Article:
Michael Jordan achieved everything a basketball player and an athlete can accomplish both individually and from a team perspective. During his 15-year-long career, Jordan won five regular-season MVP awards, but the one in 1997 got away from him and went to the hands of Karl Malone. Leading the Utah Jazz to a 64-18 record averaging 27 points and 10 rebounds per game, Malone, without a doubt, deserved the MVP award that year.
You can also make a strong case for Jordan because he led the Chicago Bulls that season to a 69-13 record, with Dennis Rodman missing almost 30 games in the regular season. He was 35 that season but still averaged 29 points,6 rebounds shooting exceptionally efficiently from the field. Nevertheless, in an interview before the NBA finals against the Jazz, Jordan conversed with Ahmad Rashad about the award. Jordan said he doesn’t have jealousy towards Karl, saying it’s enough if people still consider him an MVP.
Because of the opinion of others, they choose to give it to a guy that’s been in the league as long and consistent that I was. He’s also been on the team that was equally as successful this year. I can’t have any jealousy or animosity towards Karl even though I may had a good season, and certainly, from a stats standpoint it wasn’t my best season. As long as I am consistently thought of an MVP, I’m happy with that.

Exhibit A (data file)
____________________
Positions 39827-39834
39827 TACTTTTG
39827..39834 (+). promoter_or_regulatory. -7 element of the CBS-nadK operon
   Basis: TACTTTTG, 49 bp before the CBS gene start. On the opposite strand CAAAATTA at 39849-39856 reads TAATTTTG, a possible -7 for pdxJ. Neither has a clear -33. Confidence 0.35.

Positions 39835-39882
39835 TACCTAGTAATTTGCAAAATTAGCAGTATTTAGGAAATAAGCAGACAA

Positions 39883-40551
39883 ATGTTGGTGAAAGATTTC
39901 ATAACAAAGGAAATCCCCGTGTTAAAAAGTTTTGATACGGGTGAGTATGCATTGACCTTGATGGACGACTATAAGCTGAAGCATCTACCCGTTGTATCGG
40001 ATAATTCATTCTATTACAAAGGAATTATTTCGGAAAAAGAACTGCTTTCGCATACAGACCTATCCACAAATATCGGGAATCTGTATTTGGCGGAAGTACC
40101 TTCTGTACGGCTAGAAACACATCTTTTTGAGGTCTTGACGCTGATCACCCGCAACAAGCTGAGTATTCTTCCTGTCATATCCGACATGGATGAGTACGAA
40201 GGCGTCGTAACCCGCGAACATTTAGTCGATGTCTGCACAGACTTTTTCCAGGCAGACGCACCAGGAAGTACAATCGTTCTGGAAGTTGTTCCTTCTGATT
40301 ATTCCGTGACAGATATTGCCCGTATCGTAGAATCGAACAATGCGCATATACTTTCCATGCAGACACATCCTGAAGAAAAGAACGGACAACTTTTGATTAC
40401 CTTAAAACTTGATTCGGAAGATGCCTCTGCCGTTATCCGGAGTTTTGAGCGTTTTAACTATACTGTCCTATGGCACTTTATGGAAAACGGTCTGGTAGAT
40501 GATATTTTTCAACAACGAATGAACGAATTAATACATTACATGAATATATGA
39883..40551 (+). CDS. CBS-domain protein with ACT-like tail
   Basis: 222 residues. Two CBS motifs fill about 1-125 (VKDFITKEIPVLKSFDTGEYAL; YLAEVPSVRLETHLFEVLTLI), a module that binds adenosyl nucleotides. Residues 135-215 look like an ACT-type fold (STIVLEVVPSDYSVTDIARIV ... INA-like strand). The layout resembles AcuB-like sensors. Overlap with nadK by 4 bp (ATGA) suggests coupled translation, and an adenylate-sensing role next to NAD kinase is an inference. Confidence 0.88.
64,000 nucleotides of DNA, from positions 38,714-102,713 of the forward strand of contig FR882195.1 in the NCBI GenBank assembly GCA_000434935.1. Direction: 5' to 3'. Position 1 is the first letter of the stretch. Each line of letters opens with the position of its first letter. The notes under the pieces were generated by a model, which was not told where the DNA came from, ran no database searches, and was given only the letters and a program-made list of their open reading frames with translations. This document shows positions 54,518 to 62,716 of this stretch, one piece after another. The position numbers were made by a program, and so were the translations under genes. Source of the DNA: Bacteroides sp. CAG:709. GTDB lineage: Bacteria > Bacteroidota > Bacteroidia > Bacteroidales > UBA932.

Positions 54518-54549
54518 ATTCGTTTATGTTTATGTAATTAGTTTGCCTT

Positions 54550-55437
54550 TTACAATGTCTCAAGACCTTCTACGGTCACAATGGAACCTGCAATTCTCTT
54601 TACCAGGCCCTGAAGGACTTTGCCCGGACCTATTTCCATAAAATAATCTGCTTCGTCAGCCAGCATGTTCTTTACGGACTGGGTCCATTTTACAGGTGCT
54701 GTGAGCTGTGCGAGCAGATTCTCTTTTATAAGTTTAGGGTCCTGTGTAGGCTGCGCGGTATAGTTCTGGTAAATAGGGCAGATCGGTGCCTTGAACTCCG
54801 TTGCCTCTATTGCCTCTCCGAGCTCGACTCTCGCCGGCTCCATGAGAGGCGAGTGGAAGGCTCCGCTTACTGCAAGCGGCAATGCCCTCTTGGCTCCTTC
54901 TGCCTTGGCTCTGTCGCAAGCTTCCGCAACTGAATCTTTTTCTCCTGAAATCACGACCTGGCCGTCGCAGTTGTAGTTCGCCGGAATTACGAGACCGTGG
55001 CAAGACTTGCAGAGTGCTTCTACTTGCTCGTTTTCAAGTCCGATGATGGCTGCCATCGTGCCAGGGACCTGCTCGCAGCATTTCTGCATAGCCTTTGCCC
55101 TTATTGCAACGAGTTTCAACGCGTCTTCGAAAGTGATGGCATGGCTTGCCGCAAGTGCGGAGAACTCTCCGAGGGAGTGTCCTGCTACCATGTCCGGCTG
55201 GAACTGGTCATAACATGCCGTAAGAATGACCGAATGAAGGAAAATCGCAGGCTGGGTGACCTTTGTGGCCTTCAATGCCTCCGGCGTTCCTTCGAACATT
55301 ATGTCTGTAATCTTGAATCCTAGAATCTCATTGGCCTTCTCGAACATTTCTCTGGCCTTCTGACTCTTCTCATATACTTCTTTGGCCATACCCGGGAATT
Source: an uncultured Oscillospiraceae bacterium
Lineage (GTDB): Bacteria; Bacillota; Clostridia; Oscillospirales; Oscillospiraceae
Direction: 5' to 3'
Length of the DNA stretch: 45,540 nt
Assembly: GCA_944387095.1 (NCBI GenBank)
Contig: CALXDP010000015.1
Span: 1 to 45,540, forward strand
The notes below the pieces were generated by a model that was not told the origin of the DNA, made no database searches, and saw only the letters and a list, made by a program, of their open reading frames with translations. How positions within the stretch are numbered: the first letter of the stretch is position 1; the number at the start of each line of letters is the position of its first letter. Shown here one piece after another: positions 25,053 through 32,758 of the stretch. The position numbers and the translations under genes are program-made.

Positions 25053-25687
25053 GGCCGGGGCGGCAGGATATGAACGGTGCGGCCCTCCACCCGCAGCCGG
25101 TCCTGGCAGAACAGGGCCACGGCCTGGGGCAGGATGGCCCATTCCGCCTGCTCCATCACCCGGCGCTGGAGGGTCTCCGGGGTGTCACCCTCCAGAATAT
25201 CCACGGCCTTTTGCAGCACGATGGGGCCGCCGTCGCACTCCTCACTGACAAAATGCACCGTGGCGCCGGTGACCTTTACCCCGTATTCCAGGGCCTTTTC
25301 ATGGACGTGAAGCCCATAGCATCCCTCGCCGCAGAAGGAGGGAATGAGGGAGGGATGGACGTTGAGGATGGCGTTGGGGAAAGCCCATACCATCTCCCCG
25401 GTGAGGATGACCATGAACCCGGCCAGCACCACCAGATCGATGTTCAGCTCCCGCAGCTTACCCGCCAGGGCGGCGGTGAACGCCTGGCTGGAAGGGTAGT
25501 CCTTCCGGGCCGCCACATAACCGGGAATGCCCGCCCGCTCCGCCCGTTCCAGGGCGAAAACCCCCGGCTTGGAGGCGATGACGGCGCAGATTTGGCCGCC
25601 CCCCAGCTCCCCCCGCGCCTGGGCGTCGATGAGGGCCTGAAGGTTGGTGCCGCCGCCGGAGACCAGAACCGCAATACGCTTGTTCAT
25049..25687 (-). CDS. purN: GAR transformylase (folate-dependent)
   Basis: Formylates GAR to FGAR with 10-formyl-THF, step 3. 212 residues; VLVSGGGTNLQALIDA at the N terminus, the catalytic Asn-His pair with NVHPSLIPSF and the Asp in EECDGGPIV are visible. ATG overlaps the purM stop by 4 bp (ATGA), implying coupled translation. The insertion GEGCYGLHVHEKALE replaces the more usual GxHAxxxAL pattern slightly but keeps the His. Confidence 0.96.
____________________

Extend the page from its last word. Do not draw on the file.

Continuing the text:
Jordan knew from the get-go the championship was all that mattered. Individual accomplishments at that stage of his carer didn’t mean that Jordan was aware that the most significant advantage over the Jazz was their experience playing in the finals. The Jazz and Karl Malone had no experience in that area, which was essential in the series.
I’m the ultimate competitor. I add that to the challenge that I’m presenting to myself just by being in the finals. There are other challenges outside that. I haven’t been in the final that we didn’t win, but sure I have an individual challenge. Yeah, Karl, you won the MVP this year. This is the MVP of the finals. Just like winning a championship, this is leading your team to the ultimate goal.
From the initial start of the Finals series, it was evident the Bulls were a much superior team, and when it mattered the most, Jordan proved he was still the best player on the planet, no matter who won the MVP award. He averaged 32 points, 7 rebounds, and 6 assists while leading the Bulls to their fifth NBA championship and second straight after returning from his first retirement.